Oil companies Total, Chrysaor and Shell are involved in the Acorn project in Scotland, which is looking to capture CO2 from St Fergus gas plant then store it underground offshore, as well as producing blue hydrogen. Shell, SSE, Arup and others are considering converting imported LNG to blue hydrogen at the Isle of Grain to supply London. A 200W initial project is expected to see first hydrogen in 2026/27. Centrica is assessing hydrogen storage at Rough, where it usually stores natural gas. The list of projects grows daily.
Green hydrogen is also a focus. Projects include NortH2 in the Netherlands, involving Shell and again Equinor, targeting 0.4 million tonnes of green hydrogen production by 2030 and 1 million tonnes by 2040, using power from offshore wind. Some projects use both, such as Shetland’s Orion project.
A big challenge, when producing green hydrogen from offshore wind, is where to do it. Rene Peters, at Dutch technology institute TNO, has been researching this area for some time. He says: “When you move to floating wind and deeper offshore, you have got to question how to bring that energy to demand centres. Converting it to hydrogen is probably one of the easiest ways to do that.”
One reason is existing power cable limitations. Dutch/German grid operator TenneT is developing an HVDC connection to transmit 2GW of offshore wind to shore. It’s expensive, and “you are on the edge of what’s possible,” says Peters. What’s more, 100km-long HVDC power cables, with converter stations, will cost more than €1bn (£858,000). A pipeline can transport hydrogen at a tenth of the cost, Peters says, and existing natural gas pipelines could be used.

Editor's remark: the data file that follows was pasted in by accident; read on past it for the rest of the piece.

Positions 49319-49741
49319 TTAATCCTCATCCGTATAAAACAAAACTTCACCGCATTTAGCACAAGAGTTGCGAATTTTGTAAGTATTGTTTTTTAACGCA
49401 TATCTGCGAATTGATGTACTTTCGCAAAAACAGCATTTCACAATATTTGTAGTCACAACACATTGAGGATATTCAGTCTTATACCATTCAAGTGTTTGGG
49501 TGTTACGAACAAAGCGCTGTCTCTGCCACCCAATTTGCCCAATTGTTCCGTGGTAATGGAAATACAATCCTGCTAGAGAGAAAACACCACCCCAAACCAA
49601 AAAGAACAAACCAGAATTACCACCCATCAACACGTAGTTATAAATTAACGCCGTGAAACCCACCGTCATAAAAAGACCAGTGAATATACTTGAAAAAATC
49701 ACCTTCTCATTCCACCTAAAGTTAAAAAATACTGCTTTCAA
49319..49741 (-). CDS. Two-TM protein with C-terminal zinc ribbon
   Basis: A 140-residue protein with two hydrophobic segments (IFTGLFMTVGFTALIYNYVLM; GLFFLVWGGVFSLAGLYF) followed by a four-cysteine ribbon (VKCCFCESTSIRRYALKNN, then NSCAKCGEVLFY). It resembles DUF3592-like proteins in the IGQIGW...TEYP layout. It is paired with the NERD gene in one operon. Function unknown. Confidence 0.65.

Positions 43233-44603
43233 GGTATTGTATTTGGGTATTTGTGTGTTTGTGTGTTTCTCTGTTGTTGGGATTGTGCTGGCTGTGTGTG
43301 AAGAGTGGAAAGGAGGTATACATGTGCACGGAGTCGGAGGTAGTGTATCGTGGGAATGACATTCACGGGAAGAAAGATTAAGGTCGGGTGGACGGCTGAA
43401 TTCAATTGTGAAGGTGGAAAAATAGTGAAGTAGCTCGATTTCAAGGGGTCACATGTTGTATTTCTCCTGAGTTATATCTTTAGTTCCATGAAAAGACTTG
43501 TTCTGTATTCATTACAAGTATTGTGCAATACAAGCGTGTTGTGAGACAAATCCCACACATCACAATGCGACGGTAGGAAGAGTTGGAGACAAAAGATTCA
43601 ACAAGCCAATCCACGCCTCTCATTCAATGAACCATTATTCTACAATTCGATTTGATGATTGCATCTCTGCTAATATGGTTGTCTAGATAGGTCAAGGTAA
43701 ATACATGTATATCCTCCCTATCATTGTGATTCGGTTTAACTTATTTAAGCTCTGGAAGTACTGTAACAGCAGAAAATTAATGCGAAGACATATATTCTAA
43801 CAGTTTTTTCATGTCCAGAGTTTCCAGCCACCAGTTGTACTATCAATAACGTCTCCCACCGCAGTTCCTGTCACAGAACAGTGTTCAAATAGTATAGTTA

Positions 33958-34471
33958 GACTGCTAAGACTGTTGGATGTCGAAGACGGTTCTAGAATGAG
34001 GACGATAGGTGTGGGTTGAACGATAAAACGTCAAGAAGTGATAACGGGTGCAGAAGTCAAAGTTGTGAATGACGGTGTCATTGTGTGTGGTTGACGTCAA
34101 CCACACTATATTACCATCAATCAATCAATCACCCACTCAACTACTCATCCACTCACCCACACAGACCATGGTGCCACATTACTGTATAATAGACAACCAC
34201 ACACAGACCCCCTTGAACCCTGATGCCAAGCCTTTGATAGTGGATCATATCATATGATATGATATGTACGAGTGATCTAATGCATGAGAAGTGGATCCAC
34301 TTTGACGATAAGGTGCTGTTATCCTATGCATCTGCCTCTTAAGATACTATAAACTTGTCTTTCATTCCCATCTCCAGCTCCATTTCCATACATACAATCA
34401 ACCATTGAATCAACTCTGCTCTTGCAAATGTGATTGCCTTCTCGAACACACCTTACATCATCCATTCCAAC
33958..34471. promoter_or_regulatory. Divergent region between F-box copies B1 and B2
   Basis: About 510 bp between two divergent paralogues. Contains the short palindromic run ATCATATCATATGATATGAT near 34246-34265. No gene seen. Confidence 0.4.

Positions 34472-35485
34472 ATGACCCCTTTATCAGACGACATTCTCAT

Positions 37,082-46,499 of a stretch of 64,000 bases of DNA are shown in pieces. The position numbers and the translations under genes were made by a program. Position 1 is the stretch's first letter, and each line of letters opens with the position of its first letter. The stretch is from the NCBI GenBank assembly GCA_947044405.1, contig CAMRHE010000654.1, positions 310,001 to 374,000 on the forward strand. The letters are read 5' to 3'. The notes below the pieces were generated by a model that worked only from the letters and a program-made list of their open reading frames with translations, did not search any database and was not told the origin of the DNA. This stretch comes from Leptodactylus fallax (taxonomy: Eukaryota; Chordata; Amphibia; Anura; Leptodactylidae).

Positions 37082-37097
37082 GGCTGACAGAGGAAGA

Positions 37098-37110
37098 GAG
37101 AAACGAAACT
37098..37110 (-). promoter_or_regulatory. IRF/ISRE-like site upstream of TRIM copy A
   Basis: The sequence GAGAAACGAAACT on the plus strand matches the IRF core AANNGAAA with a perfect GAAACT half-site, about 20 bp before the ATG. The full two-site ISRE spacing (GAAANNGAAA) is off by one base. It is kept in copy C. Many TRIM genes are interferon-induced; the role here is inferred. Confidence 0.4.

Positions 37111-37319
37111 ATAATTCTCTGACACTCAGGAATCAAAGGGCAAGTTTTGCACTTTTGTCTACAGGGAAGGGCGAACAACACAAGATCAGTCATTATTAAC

The Dutch PosHYdon project is looking to test these concepts. An initiative of Nexstep, a Dutch association focusing on reuse of facilities, and TNO, it involves putting a 1MW PEM (polymer electrolyte membrane) electrolyser on an offshore gas production platform, powered with wind-generated energy from shore, to create green hydrogen from seawater.
“The main aims are how to handle saline (seawater) and operating in a harsh environment,” explains Peters. “It’s also looking at how efficient and effective intermittent operation is, because wind is not always at full power.”
In the UK, a Crown Estate Scotland study is looking at whether oil platforms could be reused as hydrogen production hubs. Companies, including fabricator Lamprell, are even considering floating hydrogen production units. Another option, being pursued in Denmark, is energy islands, where offshore wind energy can be redistributed as power or hydrogen.
It seems it’s all to play for. There are no technical hurdles to using hydrogen, says Eikaas. “To switch from natural gas to hydrogen, from a technology perspective, is not difficult. It will cost more, so there are economic hurdles. There’s also a safety component. Hydrogen needs to be managed differently, but it’s safe if managed the right way.” Another hurdle is the political dimension, he says. “We’re fully dependent on politicians delivering on their ambitions.”
It’s also a big industrial opportunity. “This is a little bit like the industrial revolution 200 years ago,” he explains. “Everything since has been incremental steps. To get to net zero from where we are today is really going to be a transformation.”
Martyn Tulloch, head of energy system integration at OGTC, a technology accelerator in Aberdeen, also says the commercial framework is not there yet. “We need a CO2 tax, the contracts for difference piece. But governments and the EU are now starting to move to meet their national strategies.”
Malcolm Forbes-Cable, vice-president for upstream consulting and supply chain lead at consultancy Wood Mackenzie, says the oil majors can see the long term and hydrogen’s strategic importance. “But we are also still at the early stage of understanding these things and how oil companies can play in it – as producer, distributor – and what the business model is.”